A Meditation On Romanticism
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A Meditation On Romanticism

"romanticism" as survival, hope, a portion of identity

A Meditation On Romanticism
Sarah Browning

Every night I interrogate my dear, dear love with open-ended, flexible, big questions like What would make you happy? What's something beautiful in your life? How is life? How are you as a person? and he almost never answers, but I keep asking because I always hope that maybe eventually I'll get to peek into his mind. I told him that, and he said it was depressing that I thought that way, and I ask him why, and he said because I always get let down. I said my hopes are never let down because I refuse to let them fail. Then resilient, I guess, he says. Anyhow, on to the point. I told him it was his turn to ask me a question and the conversation goes as follows:

"It's your turn now."

extended silence

"What's your favorite building material? For houses or the like?"

I smile because I like the question and because I think it's very telling of him and of the perceptive difference between us. "You've asked me that before."

"Was it stone?"

I chuckle, "Yes."

"That's what I would have guessed anyway."


"It's very romantic."

"Do I romanticize things?"


I laugh at the quickness of his reply, but, at the same time, it scares me a little. I knew I was romantic, but I've always hoped that I'm not overly romantic. I don't want to be unrealistic, and I don't want to be out of contact with what is actually going on. I want to be in tension, because tension is productive. And that sentence, this example, exhibits me as existing somewhere between the literary and common definitions of "romantic."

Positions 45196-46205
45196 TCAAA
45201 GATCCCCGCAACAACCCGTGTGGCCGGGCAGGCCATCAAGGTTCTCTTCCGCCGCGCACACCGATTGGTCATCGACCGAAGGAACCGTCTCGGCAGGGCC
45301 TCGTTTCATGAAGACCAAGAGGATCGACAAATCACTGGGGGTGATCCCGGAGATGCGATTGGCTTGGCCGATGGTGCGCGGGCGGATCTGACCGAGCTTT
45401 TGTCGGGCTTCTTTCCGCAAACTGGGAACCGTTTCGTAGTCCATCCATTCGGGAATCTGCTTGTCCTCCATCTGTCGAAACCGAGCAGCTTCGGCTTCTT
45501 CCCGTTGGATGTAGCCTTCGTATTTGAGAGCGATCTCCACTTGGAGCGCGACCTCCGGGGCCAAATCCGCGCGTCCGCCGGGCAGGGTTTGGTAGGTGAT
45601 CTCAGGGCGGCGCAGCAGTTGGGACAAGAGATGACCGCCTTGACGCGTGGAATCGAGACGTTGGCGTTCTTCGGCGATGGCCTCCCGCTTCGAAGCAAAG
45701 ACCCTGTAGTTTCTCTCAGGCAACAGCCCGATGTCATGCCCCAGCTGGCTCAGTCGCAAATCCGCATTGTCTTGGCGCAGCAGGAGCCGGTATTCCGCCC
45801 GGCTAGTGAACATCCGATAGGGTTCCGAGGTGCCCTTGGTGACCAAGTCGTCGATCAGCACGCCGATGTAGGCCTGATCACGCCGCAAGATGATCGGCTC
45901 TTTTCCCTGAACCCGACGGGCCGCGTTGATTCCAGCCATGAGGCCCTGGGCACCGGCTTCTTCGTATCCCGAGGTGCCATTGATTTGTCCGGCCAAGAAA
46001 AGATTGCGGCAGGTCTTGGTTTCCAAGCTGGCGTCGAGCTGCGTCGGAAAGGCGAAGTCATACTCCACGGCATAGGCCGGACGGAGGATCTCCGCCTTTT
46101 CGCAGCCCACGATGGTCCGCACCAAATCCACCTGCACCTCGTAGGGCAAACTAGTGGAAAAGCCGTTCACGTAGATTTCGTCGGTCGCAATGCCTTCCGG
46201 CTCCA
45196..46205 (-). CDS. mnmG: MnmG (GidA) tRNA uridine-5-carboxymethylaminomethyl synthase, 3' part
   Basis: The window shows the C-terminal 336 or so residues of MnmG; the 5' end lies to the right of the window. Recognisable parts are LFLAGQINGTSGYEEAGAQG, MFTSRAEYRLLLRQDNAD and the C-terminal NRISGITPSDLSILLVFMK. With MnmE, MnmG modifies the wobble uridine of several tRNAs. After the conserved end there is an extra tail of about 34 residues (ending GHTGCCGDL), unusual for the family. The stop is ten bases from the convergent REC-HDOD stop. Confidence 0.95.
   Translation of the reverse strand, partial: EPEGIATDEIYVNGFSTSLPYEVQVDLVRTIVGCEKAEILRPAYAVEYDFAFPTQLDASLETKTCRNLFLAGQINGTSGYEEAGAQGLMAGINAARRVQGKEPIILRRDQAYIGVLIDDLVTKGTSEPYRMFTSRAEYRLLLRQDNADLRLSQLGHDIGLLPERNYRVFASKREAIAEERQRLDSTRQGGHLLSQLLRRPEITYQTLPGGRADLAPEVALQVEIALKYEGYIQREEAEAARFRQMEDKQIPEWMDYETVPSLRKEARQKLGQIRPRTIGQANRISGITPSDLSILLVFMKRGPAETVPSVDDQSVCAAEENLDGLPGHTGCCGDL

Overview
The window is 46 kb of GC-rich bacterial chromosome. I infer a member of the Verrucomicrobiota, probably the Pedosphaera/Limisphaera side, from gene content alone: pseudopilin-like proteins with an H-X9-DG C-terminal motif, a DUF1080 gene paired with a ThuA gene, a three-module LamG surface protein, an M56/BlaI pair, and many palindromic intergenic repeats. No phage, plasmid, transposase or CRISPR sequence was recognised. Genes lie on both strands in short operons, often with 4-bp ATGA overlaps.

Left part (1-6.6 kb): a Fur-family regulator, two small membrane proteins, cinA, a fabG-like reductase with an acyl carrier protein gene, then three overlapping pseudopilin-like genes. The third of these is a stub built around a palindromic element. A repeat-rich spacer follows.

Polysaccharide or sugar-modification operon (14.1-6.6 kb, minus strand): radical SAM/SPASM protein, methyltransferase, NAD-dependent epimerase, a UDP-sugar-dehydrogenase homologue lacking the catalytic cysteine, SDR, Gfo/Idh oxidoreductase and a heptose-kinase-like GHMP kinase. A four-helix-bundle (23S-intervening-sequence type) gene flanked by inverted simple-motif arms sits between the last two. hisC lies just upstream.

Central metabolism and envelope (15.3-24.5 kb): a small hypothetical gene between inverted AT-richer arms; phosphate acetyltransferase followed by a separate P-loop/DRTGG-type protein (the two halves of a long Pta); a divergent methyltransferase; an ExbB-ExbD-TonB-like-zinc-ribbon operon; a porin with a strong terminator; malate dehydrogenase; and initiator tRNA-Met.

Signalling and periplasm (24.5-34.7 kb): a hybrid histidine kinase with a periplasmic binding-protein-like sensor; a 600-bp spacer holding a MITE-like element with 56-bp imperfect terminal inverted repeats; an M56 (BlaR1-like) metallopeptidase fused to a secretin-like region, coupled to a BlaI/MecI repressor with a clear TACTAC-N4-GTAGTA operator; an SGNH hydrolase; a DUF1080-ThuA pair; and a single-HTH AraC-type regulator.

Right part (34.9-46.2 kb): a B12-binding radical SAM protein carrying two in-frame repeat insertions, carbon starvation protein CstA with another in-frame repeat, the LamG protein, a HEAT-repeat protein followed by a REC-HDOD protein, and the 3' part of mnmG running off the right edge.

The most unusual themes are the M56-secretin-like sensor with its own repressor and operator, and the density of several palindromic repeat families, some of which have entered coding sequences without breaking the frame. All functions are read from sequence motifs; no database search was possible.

And still, me wanting to exist in tension, preaching about existing in tension, whenever I get really stressed or whenever I want desperately to go backwards in time or whenever the distance starts to burden me, I do go to a stone house. I go to a stone house that's warm and bright with large windows and green vines spidering up the walls. And it's populated almost exclusively by things that will never happen, and I know that. But it's grounded in a very real desire, and in very real experiences. Then, other times, I'll go back to a memory and rework it until I feel like I can keep moving forward.

But I like to think I hold these things, these romantic images, loosely enough that I still manage to exist in this world. If I don't, I know that I should, that I have to, in order for romanticism as survival to work. I like to think I exist in tension between my romantic desires and the reality of life (sometimes, and sometimes I get too romantic or too bound), and I know, whether or not I'm right about how it happens, that it helps keep me moving forward. But it's more than survival. I like it. It colors my vision and memories and future, and it is part of what defines me.

I should mention that he didn't mean anything by it; his voice got softer, and I laughed because I imagined he was smiling. Stone is romantic, but it's also quite strong. Do I romanticize things?

I told him once, a long time ago, that I would do my best to make his world vibrant. He said he had never heard those words that way, but that they were good. I think I probably fail most of the time, but then it comes back to me, and I remember that I promised it, and I think that's good because I try to make it true, even though I can't.

I drew him a picture once, too. In pen. It was a pretty stone house. And I said "someday," which is probably not true, but it also is.

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This article has not been reviewed by Odyssey HQ and solely reflects the ideas and opinions of the creator.

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